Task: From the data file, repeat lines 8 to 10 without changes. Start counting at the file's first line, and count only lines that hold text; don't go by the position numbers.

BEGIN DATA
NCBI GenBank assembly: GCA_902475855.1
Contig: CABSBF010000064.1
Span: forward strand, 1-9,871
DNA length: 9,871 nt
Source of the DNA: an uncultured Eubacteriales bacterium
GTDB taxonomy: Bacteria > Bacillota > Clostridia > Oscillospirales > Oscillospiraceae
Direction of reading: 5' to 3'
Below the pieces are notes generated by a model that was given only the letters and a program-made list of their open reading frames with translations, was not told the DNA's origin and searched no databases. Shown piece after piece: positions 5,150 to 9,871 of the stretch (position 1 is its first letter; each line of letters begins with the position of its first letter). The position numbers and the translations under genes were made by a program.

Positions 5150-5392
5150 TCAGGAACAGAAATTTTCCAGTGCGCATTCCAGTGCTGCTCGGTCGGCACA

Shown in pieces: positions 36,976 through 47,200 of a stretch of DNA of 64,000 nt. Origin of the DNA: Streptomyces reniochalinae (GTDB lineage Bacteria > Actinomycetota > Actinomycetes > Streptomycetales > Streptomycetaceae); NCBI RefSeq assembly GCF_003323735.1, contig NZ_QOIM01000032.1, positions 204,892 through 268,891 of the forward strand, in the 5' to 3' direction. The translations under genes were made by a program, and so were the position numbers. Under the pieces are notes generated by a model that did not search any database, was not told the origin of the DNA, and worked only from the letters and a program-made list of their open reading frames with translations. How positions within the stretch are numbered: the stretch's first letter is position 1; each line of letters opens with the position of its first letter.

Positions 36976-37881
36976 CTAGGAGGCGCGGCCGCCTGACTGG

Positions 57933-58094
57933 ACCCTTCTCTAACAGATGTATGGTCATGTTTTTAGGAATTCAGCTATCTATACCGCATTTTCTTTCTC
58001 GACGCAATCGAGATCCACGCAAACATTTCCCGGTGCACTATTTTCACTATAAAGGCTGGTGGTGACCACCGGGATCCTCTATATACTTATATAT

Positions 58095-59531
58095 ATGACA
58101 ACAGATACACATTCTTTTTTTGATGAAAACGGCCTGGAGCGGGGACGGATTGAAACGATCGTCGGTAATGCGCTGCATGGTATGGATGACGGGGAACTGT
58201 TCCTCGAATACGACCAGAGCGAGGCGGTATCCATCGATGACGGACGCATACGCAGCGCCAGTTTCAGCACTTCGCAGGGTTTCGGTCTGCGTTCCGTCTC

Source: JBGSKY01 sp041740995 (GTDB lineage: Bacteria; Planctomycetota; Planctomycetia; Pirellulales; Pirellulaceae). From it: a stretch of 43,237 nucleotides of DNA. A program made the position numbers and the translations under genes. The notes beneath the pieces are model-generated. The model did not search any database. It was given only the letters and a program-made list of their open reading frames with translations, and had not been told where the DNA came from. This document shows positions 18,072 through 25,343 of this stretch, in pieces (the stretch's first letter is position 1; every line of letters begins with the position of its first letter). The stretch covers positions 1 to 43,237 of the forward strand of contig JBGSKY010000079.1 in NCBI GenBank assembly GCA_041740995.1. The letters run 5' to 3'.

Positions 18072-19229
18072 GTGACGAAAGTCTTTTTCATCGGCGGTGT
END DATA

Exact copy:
Below the pieces are notes generated by a model that was given only the letters and a program-made list of their open reading frames with translations, was not told the DNA's origin and searched no databases. Shown piece after piece: positions 5,150 to 9,871 of the stretch (position 1 is its first letter; each line of letters begins with the position of its first letter). The position numbers and the translations under genes were made by a program.

Positions 5150-5392
5150 TCAGGAACAGAAATTTTCCAGTGCGCATTCCAGTGCTGCTCGGTCGGCACA